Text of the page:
My first self-designed quilt: The Riley Blake Challenge

"Follow The Riley Blake Road"  Designed, sewed & Quilted by Christine Slaughter

“Follow The Riley Blake Road”
Designed, pieced & quilted by Christine Slaughter

Last year The Modern Quilt Guild announced The Riley Blake Fabric Challenge. It took me a couple of weeks to decide if I wanted to sign up.  I had never done anything like this before, only having made quilts with other people’s patterns, or with Block-of-the-Months. Finally, I decided that it was time to stretch myself as a quilter.  A MODERN quilter.

In the Individual Group on The Modern Quilt Guild community, a question was recently asked about how we each go about our design process. This post is an explanation of my process in creating my challenge quilt.

First of all, I procrastinated on this quilt for two months.  I think that’s probably the best way to start a project, no?!  Sheesh!  In my defense, I had a crap-ton of Christmas sewing to get done before I could get started.  Although, I did have this project constantly swirling around my mind.  In January, I sat down with some graph paper and started to fill in squares.  That seems to be the only way I can visualize quilts.  Also, the squares are EVEN on all sides, and my math-challenged brain appreciates the simple math of “each square is either 1 or 2-inch squares”.  In this case, I chose one inch squares. Then, I grabbed my colored pencils and started filling in the rectangles I drew.

Old Skool. Graph Paper, Pencils & eraser.

Old Skool. Graph paper and pencils.

I liked what I came up with, with the exception of the odd ball rectangles in the top-left and bottom-right corners.  When I looked at the paper as a whole, I realized I basically created a Percent sign (%).  Not. Happening. After erasing the offending “percent” parts of the design, I decided I needed to see the pattern better… without all the lines or the erased areas.  Call it OCD if you like.  I spent the better part of an evening on Libre OfficeCalc (Ubuntu’s version of Excel) recreating what I drew on graph paper.  Then I typed out ALL the pieces that needed to be cut from each grid square.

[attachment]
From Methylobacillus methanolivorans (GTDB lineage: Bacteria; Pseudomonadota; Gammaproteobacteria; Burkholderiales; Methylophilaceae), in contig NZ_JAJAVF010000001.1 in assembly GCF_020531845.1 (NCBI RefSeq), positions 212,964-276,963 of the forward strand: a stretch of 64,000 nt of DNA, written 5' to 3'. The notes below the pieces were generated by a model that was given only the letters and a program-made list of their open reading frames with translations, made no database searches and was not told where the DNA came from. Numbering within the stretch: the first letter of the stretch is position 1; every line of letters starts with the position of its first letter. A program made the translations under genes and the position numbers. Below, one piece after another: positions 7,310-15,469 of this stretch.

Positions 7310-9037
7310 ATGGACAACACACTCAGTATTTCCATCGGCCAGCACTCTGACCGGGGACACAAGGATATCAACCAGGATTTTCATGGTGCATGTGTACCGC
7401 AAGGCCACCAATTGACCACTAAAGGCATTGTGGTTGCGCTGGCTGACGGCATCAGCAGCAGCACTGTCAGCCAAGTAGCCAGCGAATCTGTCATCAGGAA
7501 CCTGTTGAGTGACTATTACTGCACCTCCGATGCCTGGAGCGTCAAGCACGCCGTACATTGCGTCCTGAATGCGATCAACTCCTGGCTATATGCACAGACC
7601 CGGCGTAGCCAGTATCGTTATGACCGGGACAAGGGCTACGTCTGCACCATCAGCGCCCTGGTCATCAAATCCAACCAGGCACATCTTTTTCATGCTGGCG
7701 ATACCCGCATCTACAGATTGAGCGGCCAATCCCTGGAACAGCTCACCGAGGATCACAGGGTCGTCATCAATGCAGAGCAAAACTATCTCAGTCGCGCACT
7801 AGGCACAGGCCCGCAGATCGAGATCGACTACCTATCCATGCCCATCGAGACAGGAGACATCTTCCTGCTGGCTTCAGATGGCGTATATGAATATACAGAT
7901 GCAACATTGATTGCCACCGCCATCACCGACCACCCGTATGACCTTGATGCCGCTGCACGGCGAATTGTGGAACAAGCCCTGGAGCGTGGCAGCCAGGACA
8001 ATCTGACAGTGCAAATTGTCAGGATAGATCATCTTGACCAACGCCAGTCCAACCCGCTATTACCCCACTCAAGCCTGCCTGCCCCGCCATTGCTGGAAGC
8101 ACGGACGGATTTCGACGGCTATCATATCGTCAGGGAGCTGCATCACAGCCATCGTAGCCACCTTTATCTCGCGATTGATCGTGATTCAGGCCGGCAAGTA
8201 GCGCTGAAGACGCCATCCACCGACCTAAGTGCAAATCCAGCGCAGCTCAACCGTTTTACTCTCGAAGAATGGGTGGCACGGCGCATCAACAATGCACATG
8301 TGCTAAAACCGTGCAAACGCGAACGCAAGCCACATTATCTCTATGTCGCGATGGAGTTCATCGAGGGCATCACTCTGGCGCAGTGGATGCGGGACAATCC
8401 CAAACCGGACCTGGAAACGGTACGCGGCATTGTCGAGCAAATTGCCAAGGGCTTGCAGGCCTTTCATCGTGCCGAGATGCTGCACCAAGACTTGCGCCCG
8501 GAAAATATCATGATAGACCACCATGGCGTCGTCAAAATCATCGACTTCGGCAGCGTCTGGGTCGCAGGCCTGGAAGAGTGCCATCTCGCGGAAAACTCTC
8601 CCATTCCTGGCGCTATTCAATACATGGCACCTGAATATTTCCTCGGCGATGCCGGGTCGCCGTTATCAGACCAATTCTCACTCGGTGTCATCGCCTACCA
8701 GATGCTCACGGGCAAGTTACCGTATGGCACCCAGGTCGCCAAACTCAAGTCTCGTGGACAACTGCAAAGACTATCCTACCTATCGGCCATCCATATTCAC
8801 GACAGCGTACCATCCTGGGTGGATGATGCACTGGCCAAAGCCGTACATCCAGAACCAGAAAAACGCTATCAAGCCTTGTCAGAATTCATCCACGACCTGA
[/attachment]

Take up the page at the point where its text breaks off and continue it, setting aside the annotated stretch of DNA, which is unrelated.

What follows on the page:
No eraser marks!

No eraser marks!

After cutting and piecing the quilt top, I needed to design the back of the quilt.  I didn’t have enough of the aqua chevrons to keep the fabric in the same direction, so I decided to cut it into 10.5″ squares and rotate the chevrons every-other-square.  I pulled out my trusty graph paper, drew and colored in the design, and listed the pieces to be cut.  Annnndddd…. at about 75% of the way through cutting out the squares, I realized that I had cut them to FINISHED size: 10″ instead of 10.5″.  ARGH!! I grabbed the graph paper and decided to add in a 3″ white vertical stripe and 3″ white horizontal stripe to make up the difference in lost inches.  I think it broke up the all of the aqua in the back of the quilt and made a nice design element! *Whew*

Again with the graph paper & pencils.  Also, not all mistakes are bad!

Again with the graph paper & pencils. Also, not all mistakes are bad!

 

The completed back with the not-planned-for white stripes.  Love this "mistake"!

The completed back with the not-planned-for white stripes. Love this “mistake”!

After creating the back and basting the quilt, I needed to decide how to actually QUILT it.  I figured all that white space would be a perfect area to create a negative of the colored rectangles.  So, I grabbed the computer, went back to the Libre OfficeCalc worksheet, and started outlining rectangles.  It was a perfect way for me to see how the quilt design would look overall.

WM Riley Blake screenshot